Memory portion 24c' stores a plurality of predefined pager numbers, facsimile numbers, and message center codes (i.e., a directory of pager numbers, facsimile numbers, and message center codes) that may be accessed and selected by the user while the mobile terminal 10 is operating in accordance with the "fetch" service technique (described above).

Memory portion 24c' also stores the common protocol variables. In accordance with a preferred embodiment of the invention, there are two of these variables, namely a "delivery-- reports" variable and a "reply-- request" variable. The information stored as these variables is hereinafter referred to collectively as "common information", and will be further described below.

A method in accordance with this aspect of the invention will now be described, with reference to FIGS. 5a-6b. The method will be described in the context of a GSM protocol embodiment that provides a Short Message Service (SMS) capability, although the teaching of this invention is not limited for use only with this particular protocol.

At block AA1 (FIG. 5a) it is assumed that the user enters the SMS origination/editor menu function, and thereafter enters a text message into the mobile terminal 10 in a similar manner as was described above. It should be noted however, that, as was previously described, the text message may not be user-generated, but could instead, by example, have been previously received from the air interface and stored in memory portion 24a', in which case it is assumed that the message is retrieved by the user at block AA1 and loaded into memory portion 24b'.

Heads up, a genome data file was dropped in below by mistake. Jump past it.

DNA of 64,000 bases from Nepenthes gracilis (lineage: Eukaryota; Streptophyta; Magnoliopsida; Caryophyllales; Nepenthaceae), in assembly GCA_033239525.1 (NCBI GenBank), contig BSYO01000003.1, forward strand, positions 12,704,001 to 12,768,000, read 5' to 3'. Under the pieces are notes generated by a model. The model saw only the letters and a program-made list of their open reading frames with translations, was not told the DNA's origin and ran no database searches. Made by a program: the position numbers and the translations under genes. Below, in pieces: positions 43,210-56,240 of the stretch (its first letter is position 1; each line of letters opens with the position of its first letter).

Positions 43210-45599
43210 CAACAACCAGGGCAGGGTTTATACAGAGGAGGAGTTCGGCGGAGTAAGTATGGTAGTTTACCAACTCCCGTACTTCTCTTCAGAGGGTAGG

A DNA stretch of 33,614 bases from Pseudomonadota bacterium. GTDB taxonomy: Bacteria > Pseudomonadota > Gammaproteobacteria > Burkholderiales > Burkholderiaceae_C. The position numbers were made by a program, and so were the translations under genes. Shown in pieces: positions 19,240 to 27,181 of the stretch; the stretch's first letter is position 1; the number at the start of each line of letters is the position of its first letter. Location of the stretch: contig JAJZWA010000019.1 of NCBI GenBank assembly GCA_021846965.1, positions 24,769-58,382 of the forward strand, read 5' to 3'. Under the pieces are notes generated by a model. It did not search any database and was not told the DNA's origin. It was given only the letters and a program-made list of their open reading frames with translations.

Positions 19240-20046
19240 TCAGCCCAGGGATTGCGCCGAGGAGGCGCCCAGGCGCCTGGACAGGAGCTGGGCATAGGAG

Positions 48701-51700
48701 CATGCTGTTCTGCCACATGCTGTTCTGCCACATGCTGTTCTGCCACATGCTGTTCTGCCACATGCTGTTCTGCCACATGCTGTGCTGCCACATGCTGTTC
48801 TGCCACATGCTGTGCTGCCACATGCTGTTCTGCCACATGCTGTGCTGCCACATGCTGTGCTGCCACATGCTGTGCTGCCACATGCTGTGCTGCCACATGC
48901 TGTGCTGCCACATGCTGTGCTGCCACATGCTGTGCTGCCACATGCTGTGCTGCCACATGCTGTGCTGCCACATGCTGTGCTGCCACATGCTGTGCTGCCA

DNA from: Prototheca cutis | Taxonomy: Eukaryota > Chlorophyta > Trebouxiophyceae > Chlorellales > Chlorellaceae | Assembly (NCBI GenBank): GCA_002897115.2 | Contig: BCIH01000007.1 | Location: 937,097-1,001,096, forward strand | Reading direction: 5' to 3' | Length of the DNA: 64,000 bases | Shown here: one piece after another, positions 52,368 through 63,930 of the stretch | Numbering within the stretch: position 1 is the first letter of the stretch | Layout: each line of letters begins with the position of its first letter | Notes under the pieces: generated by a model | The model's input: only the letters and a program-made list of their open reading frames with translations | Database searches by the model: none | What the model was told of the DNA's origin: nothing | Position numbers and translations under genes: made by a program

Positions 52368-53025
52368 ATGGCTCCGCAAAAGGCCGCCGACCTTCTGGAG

The mobile terminal 10 then responds by presenting the text message on the display 20 (block AA). Then, it is assumed that the user operates the keypad 22 so as to cause the mobile terminal 10 to enter a SMS editor multi-options selection list menu function (block BB). Upon entering the SMS editor multi-options selection list menu function, the mobile terminal presents a list of various, user-selectable options (also referred to as a "multi-options selection list") on the display 20 (block CC). In accordance with the preferred embodiment of the invention, this list includes a `send by set` option, a `send` option, a `clear all` option, and a `save` option. These options are represented in FIGS. 5a and 5b by blocks DD, EE, FF, and GG, respectively. According to a presently preferred embodiment of the invention, in addition to presenting the options selection list on the display 20, the mobile terminal 10 presents an option for returning to block AA where the SMS origination/editor menu function is re-entered and the text message is displayed on display 20. This option is indicated in FIG. 5b by block I.